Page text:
• The illustrated support frame 150 is an expandable support frame comprising a plurality of interconnected struts, and having radially compressed and radially expanded configurations, allowing the elliptical valve device 10′ to be delivered to and implanted at a point of treatment using percutaneous techniques and devices. The support frame 150 can be self-expandable. In some embodiments, the self-expanding support frame 150 can be compressed into a low-profile delivery conformation and then constrained within a delivery system for delivery to a point of treatment in the lumen of a body vessel. At the point of treatment, the self-expanding support frame 150 can be released and allowed to subsequently expand to another configuration.
  • The support frame can have any suitable size. The exact configuration and size chosen will depend on several factors, including the desired delivery technique, the nature of the body vessel in which the valve device 10′ will be implanted, and the size of the vessel. The support frame can be sized so that the second, expanded configuration is slightly larger in diameter that the inner diameter of the vessel in which the medical device will be implanted. This sizing can facilitate anchoring of the valve device 10′ within the vessel wall 15 and maintenance of the valve device 10′ at a point of treatment following implantation. Examples of suitable support frames 150 for use in the valve device of the present invention include those described in U.S. Pat. Nos. 6,508,833; 6,464,720; 6,231,598; 6,299,635; 4,580,568; and U.S. Patent Application Publication No. 2004/018658 A1, U.S. application Ser. No. 11/099,713, filed Apr. 6, 2005, all of which are hereby incorporated by reference in their entirety.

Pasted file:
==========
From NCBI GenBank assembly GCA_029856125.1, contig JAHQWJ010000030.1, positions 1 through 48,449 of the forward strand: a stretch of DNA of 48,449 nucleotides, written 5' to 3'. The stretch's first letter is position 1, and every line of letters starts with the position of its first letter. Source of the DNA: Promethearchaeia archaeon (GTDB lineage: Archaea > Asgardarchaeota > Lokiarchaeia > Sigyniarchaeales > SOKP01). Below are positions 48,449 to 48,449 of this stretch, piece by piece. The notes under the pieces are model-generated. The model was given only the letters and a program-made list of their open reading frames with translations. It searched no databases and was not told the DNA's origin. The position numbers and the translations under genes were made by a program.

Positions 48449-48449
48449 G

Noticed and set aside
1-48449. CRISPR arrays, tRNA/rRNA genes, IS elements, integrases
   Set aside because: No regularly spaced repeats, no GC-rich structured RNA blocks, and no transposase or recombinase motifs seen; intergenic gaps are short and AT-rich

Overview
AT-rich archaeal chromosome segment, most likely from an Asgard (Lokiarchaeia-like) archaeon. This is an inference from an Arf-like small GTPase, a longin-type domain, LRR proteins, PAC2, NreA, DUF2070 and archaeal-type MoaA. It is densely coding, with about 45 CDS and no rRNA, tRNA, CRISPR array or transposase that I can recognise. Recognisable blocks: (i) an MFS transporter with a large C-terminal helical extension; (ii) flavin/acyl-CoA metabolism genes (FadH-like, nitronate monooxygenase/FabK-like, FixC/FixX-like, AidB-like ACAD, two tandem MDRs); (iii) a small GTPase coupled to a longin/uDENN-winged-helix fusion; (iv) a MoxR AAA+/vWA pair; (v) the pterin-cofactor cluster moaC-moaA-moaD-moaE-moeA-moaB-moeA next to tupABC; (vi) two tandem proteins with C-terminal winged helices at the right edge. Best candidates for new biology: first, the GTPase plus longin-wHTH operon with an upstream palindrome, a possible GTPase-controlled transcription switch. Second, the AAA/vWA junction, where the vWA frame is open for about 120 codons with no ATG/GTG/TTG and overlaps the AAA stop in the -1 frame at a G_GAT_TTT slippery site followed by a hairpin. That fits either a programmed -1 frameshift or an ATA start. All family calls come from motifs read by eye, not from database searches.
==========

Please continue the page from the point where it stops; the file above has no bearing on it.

• The elliptical valve device of the present invention may be delivered to a lumen of a body vessel by various techniques known in the art and will be described with reference to a valve device. By way of non-limiting example, the valve device may be delivered and positioned in the body vessel using a catheter. For delivery, the valve device may be placed in an unexpanded configuration to fit in the lumen of a delivery catheter. The catheter is then introduced into the body vessel and its tip positioned at a point of treatment within the body vessel. The valve device may then be expelled from the tip of the catheter at the point of treatment. Once expelled from the catheter, the valve device may expand to the expanded configuration and engage the interior wall of the body vessel, preferably using attachment portion provided on the valve device. The valve device may be self-expanding or expandable by a balloon of a balloon catheter as will be understood by one of skill in the art. Delivery has been described using a delivery catheter as an example, the valve device may be delivered to a position within a body by any means known to one of skill in the art. Exemplary delivery devices suitable for implanting the valve include U.S. Publication Nos. 2004/0225344 and 2003/0144670, which are incorporated by reference herein in their entirety.